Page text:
10 February 2014

Did You Know? Issue 176

10th February 2014

1. Easing of EU Sanctions on Iran: 2. Bribery Act enforcement?  3. Report Shows Corruption Still Plaguing EU Nations:  4. Importing is good! It’s official: 5. Disappointing Update on Brazil & Carnets: 6. Update of EU Restrictive Measures document: 7. New address for CITEX: 8. Happy Birthday to Strong & Herd LLP9. Open consultation: Simplification of Intrastat: 10. Changes to UK OGELS:  11. China published its Tariff Nomenclature for 2014:
 

1.  Easing of EU Sanctions on Iran: The EU announced in January 2014 some amendments to the EU Sanctions on Iran (Council Regulation 2014/42/EU) which means some sanctions have been suspended for a period of 6 months (until 20th July 2014).  The amendments also increase the authorisation thresholds in relations to the transfers of funds to and from Iran
 

 
The vast majority of prohibitions contained in Regulation 267/2012 (as amended by Regulation 1263/2012) remain, in particular, prohibitions against the provision of insurance to certain Iranian persons, entities or bodies, the supply of key equipment and technology in the oil, gas and petrochemical sectors and prohibitions on dealings in aluminum, graphite, certain semi-finished metals and natural gas.
Iranian banks are no closer to dealing directly with EU banks and the asset freeze remains. The reality is that the easing of EU offers little real benefit today to most of our clients. For those clients for whom trade is legitimate today - in particular in relation to medical goods, pharmaceuticals, humanitarian matters, food and agriculture - they will continue to face the commercial challenges of actually getting paid.  EU banks are permitted to be involved in those legitimate transactions but choose not to. Until there is a change of heart by the EU banks to agree to do something they are in fact permitted to do, any relaxation in EU sanctions will have little real impact on the ground. It is suspected that the EU banks are afraid to incur the wrath of the USA.  Now that the US has released its “Guidance Relating to the Provision of Certain Temporary Sanctions Relief in Order to Implement the Joint Plan of Action”, it is not unrealistic to expect that if negotiations continue in a positive manner that the US stance will soften later this year and that the EU banks will consequently feel more comfortable to open themselves up to legitimate Iranian business.
 
2. Bribery Act enforcement?  Will the next 12 months bring us the first significant prosecution under Britain's Bribery Act? We asked the same question last year, and the answer turned out to be no. Through 2013 the Serious Fraud Office said it had several cases in progress. But none came to court. Then at the end of the year the SFO was hit by yet another high-profile courtroom humiliation. The trial of a £40 million ($65 million) bribery case against businessman Victor Dahdaleh collapsed after a key witness changed his evidence and two U.S. lawyers crucial to the case refused to testify.  How we can help.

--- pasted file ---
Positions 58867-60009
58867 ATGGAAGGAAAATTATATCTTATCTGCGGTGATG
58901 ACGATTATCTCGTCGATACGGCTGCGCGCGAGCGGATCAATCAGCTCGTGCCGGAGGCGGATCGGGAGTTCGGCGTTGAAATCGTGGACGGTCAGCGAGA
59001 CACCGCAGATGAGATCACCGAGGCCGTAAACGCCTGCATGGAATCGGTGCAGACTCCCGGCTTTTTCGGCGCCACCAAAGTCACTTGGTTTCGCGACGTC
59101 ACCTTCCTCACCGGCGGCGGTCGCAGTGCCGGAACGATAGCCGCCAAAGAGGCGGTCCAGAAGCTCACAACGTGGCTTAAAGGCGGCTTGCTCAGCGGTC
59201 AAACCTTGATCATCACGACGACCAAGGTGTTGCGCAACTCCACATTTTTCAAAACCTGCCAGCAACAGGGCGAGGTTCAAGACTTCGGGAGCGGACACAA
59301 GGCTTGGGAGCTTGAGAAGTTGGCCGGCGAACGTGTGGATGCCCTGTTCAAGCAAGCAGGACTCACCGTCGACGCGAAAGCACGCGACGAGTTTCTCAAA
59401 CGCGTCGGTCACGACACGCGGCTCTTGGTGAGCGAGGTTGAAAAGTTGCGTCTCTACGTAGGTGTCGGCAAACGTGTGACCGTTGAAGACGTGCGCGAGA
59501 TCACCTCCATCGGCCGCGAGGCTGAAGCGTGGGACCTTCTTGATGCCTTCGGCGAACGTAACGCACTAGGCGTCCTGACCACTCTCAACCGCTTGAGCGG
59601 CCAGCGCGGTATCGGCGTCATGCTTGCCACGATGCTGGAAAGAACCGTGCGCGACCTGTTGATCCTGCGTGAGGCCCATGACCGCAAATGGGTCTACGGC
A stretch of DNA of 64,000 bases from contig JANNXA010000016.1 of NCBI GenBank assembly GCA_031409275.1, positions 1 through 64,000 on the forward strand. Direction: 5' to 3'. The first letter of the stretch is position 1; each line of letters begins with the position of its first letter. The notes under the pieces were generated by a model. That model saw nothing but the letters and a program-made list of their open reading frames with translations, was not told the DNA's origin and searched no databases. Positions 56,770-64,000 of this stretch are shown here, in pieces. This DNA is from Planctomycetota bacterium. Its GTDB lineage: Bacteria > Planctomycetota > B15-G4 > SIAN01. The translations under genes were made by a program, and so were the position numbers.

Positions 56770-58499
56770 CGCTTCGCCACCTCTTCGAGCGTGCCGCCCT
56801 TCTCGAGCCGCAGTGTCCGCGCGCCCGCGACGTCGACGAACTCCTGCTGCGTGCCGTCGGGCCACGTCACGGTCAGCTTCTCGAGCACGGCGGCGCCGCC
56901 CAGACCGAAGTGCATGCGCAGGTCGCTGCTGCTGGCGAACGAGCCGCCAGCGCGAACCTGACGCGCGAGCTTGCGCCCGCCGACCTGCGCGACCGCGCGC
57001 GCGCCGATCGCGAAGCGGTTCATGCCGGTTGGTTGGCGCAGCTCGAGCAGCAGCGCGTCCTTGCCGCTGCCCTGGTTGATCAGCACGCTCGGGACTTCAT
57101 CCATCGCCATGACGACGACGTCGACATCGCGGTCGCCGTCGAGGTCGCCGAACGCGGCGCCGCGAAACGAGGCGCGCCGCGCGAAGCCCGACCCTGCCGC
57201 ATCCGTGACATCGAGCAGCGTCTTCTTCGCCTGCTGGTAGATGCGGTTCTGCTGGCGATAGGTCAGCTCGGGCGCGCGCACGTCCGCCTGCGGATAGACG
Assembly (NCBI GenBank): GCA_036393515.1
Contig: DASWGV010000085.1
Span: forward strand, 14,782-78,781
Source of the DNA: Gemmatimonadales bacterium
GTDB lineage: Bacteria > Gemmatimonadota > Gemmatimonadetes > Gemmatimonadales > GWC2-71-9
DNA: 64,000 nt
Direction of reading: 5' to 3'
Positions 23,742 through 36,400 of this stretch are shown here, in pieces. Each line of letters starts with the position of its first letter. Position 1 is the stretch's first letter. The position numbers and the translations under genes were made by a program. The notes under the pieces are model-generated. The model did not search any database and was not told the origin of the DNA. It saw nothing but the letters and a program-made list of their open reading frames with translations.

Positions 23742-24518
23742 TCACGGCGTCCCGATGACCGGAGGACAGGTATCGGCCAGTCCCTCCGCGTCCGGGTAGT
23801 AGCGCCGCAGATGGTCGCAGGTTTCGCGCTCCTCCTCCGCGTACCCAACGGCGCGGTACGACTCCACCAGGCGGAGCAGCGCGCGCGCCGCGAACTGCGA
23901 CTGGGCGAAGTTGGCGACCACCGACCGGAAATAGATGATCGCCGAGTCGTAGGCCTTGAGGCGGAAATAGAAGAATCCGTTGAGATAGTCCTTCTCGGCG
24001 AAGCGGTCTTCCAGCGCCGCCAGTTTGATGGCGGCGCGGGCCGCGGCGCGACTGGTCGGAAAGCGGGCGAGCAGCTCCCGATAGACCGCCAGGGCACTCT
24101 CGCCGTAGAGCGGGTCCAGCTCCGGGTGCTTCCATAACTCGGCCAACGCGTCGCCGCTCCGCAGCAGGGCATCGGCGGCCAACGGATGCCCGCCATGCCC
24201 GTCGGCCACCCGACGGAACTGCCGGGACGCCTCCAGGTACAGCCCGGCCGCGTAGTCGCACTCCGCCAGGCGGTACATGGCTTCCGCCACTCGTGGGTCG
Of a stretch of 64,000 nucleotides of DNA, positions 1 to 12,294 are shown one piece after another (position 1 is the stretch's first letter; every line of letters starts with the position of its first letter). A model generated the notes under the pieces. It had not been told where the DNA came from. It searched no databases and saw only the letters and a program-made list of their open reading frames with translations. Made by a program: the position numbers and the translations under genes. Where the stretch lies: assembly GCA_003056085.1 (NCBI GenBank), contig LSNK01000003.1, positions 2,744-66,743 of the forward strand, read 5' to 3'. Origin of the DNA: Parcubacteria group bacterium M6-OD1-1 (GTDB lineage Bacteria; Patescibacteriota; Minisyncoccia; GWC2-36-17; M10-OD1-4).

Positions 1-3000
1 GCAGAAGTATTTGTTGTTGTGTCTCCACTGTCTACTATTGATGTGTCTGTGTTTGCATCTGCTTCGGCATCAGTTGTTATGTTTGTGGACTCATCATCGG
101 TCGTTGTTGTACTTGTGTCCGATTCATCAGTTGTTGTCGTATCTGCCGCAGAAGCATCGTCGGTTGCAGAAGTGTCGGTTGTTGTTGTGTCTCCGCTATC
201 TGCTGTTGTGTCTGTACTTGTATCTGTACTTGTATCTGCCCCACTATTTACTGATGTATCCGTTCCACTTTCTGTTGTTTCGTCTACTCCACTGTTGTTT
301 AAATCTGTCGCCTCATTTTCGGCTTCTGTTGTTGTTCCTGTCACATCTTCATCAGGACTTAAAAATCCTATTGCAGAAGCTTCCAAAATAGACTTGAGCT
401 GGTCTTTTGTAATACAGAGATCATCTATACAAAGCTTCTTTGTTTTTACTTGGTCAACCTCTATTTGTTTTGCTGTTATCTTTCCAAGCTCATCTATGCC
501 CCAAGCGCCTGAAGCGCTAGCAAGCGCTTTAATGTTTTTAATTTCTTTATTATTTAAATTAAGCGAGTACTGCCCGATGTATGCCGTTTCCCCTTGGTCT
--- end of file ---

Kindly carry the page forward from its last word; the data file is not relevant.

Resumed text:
3. Report Shows Corruption Still Plaguing EU Nations: Corruption remains a major and costly issue for the European Union’s member states, according to an EU Anti-Corruption Report released this week. The report, issued by the European Commission, said corruption costs the European Union roughly €120 billion each year. A survey released in conjunction with the report showed 76 percent of Europeans feel corruption is widespread in their country, and 56 percent said corruption has worsened over the past three years. “Member states have done a lot in recent years to fight corruption, but today’s report shows that it is far from enough,” Home Affairs Commissioner Cecilia Malmström said in a statement.
 
4. Importing is good! It’s official: Conventional wisdom that imports harm domestic production and employment needs to be rethought if Britain is to hit its target of doubling exports to £1 trillion by the end of the decade, it has been claimed.  Buying goods from abroad is key to this country’s export success, according to a new study out today from HSBC – but only if Britain is a “smart” importer. The bank’s Importing for Success report highlights how British technical expertise can have a “multiplier” effect, as UK companies source components abroad because it is cheaper than making them here. The companies then add value by bringing such parts together in more complex products that are then sold abroad.  Read More